People v. Kuhn, 2014 IL App (3d) 130092 (August 15, 2014) LaSalle Co. Affirmed. Defendant in this case filed a 2-1401 petition, which is a collateral attack petition brought under 735 ILCS 5/2-1401. “The notice requirements for filing a section 2-1401 petition are governed by Illinois Supreme Court Rule 105 (eff. Jan. 1, 1989). Ill. S. Ct. R. 106 (eff. Aug. 1, 1985). Rule 105 provides that notice may be served by either summons, certified or registered mail, or by publication. Ill. S. Ct. R. 105(b) (eff. Jan. 1, 1989). “The object of process is to notify a party of pending litigation in order to secure his appearance.” Professional Therapy Services, Inc. v. Signature Corp., 223 Ill. App. 3d 902, 910 (1992). In construing the sufficiency of the notice, we focus on whether the object and intent of the law were substantially attained rather than the formal and technical requirements. People v. Ocon, 2014 IL App (1st) 120912.” Kuhn at ¶ 12.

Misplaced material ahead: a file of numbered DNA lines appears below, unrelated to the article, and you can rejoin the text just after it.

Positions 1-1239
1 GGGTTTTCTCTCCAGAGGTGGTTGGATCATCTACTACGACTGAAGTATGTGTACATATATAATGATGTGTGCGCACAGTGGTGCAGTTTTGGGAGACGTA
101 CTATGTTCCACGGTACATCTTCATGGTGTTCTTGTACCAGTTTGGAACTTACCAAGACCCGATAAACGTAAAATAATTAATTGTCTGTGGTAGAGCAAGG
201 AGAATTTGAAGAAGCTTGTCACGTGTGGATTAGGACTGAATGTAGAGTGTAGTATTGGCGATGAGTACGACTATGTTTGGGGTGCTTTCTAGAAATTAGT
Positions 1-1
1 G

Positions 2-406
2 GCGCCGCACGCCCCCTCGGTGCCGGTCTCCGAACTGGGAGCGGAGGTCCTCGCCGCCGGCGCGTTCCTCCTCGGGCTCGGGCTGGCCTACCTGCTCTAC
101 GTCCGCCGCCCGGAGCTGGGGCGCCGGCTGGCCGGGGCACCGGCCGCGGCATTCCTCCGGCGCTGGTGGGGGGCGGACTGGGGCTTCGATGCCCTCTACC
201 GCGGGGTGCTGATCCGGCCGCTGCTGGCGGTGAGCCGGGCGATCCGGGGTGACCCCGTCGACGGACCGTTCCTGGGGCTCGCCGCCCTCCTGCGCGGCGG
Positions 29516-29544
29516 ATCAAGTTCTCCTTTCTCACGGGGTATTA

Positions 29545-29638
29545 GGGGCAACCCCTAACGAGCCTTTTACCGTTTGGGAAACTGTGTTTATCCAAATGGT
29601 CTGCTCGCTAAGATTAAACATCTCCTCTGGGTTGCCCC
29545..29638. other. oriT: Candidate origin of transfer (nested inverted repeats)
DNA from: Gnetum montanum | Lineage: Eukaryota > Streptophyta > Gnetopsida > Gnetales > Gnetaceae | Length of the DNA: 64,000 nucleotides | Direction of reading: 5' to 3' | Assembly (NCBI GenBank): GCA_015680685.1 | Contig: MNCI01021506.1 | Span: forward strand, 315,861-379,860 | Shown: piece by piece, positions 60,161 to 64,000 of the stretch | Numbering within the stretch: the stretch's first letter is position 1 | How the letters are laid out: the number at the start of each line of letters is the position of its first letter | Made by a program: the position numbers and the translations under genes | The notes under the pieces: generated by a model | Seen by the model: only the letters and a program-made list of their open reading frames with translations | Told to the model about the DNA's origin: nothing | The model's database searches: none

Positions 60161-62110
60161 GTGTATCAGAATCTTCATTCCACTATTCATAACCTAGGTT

The defendant, who was in prison, properly filed his petition, but he served notice by regular mail instead of certified mail. Therefore, notice was improper under Illinois Supreme Court Rule 105 because the notice was not sent by certified mail. The case was dismissed by the trial court because defendant failed to provide proper notice. The defendant appealed, “objecting to his failure to properly serve the State with notice of his section 2-1401 petition.” He was essentially objecting on the State’s behalf that his notice was improper. The court held that he didn’t have standing to object on the State’s behalf, and the trial court’s dismissal of the defendant’s petition was affirmed. The takeaway message from this case is to be sure you read, and strictly adhere to, the service requirements before filing any form of collateral attack petition.